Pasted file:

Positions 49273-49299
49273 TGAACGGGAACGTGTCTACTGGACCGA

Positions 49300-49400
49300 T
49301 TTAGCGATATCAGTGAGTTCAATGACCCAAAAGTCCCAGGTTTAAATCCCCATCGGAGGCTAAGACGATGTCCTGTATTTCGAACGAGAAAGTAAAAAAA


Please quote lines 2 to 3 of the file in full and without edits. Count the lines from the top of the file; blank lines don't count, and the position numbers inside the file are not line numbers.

49273 TGAACGGGAACGTGTCTACTGGACCGA

Positions 49300-49400